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Int J Antimicrob Agents. 2009 Aug;34(2):169-72. doi: 10.1016/j.ijantimicag.2009.02.018. Epub 2009 Apr 7.

Characterisation of antibiotic resistance in host-adapted Salmonella enterica.

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1
National Farm Medicine Center, Marshfield Clinic Research Foundation, Marshfield, WI 54449, USA.

Abstract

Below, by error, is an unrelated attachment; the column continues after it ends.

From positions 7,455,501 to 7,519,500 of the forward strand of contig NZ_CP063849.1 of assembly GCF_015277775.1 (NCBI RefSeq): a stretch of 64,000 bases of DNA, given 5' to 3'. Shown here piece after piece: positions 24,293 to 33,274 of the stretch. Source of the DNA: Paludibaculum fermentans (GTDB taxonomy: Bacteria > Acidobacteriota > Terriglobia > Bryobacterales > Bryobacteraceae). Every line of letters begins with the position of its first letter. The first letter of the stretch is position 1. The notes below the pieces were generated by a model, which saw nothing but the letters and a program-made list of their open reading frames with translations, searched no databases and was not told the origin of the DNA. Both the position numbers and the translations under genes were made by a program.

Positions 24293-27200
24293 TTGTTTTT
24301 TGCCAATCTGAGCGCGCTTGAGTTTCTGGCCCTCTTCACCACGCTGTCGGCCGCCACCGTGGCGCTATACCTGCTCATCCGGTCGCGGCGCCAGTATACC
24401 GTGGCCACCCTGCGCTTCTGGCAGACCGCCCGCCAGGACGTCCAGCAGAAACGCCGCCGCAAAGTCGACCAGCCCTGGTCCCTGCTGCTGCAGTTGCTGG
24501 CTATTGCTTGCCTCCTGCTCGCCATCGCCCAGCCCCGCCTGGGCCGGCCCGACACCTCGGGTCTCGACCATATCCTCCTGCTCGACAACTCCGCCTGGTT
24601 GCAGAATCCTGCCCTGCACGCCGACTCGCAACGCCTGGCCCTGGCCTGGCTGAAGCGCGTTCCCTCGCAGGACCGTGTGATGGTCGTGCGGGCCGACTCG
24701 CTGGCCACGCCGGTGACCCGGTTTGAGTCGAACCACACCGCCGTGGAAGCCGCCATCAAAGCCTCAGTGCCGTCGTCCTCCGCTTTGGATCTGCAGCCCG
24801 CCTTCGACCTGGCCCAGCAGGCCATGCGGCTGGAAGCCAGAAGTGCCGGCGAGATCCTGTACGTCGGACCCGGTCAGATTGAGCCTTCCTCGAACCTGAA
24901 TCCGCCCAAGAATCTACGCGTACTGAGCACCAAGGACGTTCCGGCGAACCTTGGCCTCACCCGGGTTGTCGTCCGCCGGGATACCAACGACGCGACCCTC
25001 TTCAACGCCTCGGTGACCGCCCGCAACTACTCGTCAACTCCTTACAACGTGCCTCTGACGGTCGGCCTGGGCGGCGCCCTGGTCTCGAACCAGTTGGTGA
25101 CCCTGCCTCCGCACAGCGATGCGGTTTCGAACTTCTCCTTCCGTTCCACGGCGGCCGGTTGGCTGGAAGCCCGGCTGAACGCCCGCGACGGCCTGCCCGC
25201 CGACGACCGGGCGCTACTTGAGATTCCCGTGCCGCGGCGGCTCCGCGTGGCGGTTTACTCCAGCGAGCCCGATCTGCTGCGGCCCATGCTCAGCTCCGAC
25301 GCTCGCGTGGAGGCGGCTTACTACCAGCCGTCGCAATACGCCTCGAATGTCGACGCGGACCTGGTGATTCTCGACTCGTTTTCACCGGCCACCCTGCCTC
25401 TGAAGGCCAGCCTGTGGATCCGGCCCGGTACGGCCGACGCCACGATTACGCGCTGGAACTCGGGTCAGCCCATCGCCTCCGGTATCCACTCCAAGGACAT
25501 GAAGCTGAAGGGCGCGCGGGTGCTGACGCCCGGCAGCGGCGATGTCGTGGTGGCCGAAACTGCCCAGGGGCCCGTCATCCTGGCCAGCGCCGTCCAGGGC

Salmonella enterica serovars Dublin, Choleraesuis and Pullorum are host-adapted serovars that cause disease primarily in cattle, swine and poultry, respectively. In addition, serovars Dublin and Choleraesuis are important human pathogens that are disproportionately associated with severe invasive infections that require antimicrobial therapy. Because of the potential increased emergence and spread of antimicrobial resistance, isolates of 42 S. enterica serovars Dublin, Choleraesuis and Pullorum were characterised to evaluate resistance. Antimicrobial susceptibility testing, detection of resistance genes and integrons, pulsed-field gel electrophoresis and plasmid analysis were carried out to characterise the isolates. Seventy-nine percent of the isolates were resistant to at least one of the antimicrobial agents tested, whilst 38% of the isolates were resistant to six or more antimicrobial agents. Resistance was most commonly detected to tetracycline (64%), streptomycin (57%) and kanamycin (52%). Overall, when resistance was seen, a corresponding resistance gene was detected 86.7% of the time. The results of this study indicate that antimicrobial resistance is a major concern in serovars Dublin and Choleraesuis isolates owing to the presence of multidrug resistance.

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